The Ultimate Platonic Experience

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A Q&A with Getty Villa guest curator Donatien Grau for Hotel Casa del Mar


Jeff Koons Play-Doh
Jeff Koons’ “Play-Doh”

“PLATO IN LA REPRESENTS A MOMENT OF ENGAGEMENT between contemporary artists and a philosopher commonly deemed their enemy, who might in fact be their best friend.” – cultural critic and curator Donatien Grau

Whether you’re from L.A. or from somewhere else, the Getty Villa is a singular experience. Designed as an authentic replica of a 1st century elite Roman’s coastal retreat, it was the passion project of J. Paul Getty to display his vast treasures and happens to overlook some of the best surfing in the world. That the Villa is dedicated to antiquities in a town whose favorite day of the week is tomorrow, makes it the perfect institution to host a mindbending look at Plato. After all, Plato was a wealthy and perhaps rudderless young man until his relationship with Socrates set him on a journey of metaphysical and political contemplation, so where better than L.A. to probe this eternally relevant Greek philosopher.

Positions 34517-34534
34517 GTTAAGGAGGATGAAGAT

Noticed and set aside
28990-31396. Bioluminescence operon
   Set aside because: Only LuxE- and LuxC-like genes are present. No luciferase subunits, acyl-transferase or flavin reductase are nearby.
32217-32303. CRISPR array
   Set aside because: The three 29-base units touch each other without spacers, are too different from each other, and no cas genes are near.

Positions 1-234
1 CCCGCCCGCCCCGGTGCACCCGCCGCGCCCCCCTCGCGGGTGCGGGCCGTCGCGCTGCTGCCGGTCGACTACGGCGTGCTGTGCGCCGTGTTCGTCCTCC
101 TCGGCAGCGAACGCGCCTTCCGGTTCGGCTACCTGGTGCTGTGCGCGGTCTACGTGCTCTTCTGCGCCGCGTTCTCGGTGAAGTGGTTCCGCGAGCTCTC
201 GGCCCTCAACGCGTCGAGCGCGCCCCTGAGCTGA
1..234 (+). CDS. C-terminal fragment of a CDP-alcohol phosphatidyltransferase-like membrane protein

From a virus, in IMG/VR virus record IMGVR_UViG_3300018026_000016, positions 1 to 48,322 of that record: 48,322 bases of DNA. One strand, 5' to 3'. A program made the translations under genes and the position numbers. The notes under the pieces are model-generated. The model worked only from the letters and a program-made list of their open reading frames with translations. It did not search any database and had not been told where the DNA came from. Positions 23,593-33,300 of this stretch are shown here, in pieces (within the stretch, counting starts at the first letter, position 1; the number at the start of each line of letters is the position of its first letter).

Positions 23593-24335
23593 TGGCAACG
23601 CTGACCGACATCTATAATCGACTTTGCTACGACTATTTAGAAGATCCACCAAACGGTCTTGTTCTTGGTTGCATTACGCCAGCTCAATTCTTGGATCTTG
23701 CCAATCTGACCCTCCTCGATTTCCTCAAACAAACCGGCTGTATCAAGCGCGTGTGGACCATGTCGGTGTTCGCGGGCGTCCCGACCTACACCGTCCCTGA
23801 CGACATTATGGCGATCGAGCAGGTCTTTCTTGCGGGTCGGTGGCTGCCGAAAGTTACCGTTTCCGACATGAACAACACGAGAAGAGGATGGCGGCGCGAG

In a first for the Getty Villa, Plato in L.A.: Contemporary Artists’ Visions features some of the 21st century’s most celebrated artists and is the inaugural exhibition accompanying the opening of the Villa’s newly reinstalled spaces. Thought-provoking original works by Rachel Harrison, Joseph Kosuth, Paul McCarthy, Whitney McVeigh, Raymond Pettibon and Adrian Piper have been created specifically for this exhibit alongside Jeff Koons’ Play-Doh and, naturally, the most important of Mike Kelley’s Plato’s Cave drawings.

We asked some probing questions of Donatien Grau, author, art historian and guest curator of Plato in LA: Contemporary Artists’ Visions from the posh lobby of partner Hotel Casa del Mar. Let the Platonic dialogue begin…

How did your collaboration with the Getty come about?

It started at the Getty Research Institute, where I was a Guest Researcher twice. There is, however, another story to it. When I was a teenager, my father would tell me about the Getty. He is a lawyer, and he had never been there, but he would tell me about this great place for art and knowledge. So it’s been a particular privilege to conceive this exhibition.